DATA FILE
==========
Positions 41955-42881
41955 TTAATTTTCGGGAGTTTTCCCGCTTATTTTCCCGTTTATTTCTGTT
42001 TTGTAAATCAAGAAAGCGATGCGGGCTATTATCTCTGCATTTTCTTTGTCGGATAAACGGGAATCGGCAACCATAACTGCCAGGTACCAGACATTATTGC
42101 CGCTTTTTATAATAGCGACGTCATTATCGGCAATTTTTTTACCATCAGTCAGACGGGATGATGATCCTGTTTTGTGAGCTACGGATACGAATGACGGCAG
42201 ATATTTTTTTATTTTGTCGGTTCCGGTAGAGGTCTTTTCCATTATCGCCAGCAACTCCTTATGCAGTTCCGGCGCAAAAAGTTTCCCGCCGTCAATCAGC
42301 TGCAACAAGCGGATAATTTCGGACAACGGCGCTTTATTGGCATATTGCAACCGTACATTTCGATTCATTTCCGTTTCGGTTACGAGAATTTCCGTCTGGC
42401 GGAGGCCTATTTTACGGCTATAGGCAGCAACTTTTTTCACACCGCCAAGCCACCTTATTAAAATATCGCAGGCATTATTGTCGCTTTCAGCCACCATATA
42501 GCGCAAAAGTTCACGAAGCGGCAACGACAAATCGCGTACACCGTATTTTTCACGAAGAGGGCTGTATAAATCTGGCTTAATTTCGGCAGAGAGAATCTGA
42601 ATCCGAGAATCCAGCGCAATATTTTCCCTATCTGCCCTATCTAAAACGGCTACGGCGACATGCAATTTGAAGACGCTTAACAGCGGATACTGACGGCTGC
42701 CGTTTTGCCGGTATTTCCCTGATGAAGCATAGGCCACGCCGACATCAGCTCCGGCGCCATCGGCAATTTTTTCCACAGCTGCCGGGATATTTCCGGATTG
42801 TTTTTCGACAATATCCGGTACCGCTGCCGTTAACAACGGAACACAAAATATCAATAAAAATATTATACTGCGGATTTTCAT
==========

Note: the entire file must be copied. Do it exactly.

Positions 41955-42881
41955 TTAATTTTCGGGAGTTTTCCCGCTTATTTTCCCGTTTATTTCTGTT
42001 TTGTAAATCAAGAAAGCGATGCGGGCTATTATCTCTGCATTTTCTTTGTCGGATAAACGGGAATCGGCAACCATAACTGCCAGGTACCAGACATTATTGC
42101 CGCTTTTTATAATAGCGACGTCATTATCGGCAATTTTTTTACCATCAGTCAGACGGGATGATGATCCTGTTTTGTGAGCTACGGATACGAATGACGGCAG
42201 ATATTTTTTTATTTTGTCGGTTCCGGTAGAGGTCTTTTCCATTATCGCCAGCAACTCCTTATGCAGTTCCGGCGCAAAAAGTTTCCCGCCGTCAATCAGC
42301 TGCAACAAGCGGATAATTTCGGACAACGGCGCTTTATTGGCATATTGCAACCGTACATTTCGATTCATTTCCGTTTCGGTTACGAGAATTTCCGTCTGGC
42401 GGAGGCCTATTTTACGGCTATAGGCAGCAACTTTTTTCACACCGCCAAGCCACCTTATTAAAATATCGCAGGCATTATTGTCGCTTTCAGCCACCATATA
42501 GCGCAAAAGTTCACGAAGCGGCAACGACAAATCGCGTACACCGTATTTTTCACGAAGAGGGCTGTATAAATCTGGCTTAATTTCGGCAGAGAGAATCTGA
42601 ATCCGAGAATCCAGCGCAATATTTTCCCTATCTGCCCTATCTAAAACGGCTACGGCGACATGCAATTTGAAGACGCTTAACAGCGGATACTGACGGCTGC
42701 CGTTTTGCCGGTATTTCCCTGATGAAGCATAGGCCACGCCGACATCAGCTCCGGCGCCATCGGCAATTTTTTCCACAGCTGCCGGGATATTTCCGGATTG
42801 TTTTTCGACAATATCCGGTACCGCTGCCGTTAACAACGGAACACAAAATATCAATAAAAATATTATACTGCGGATTTTCAT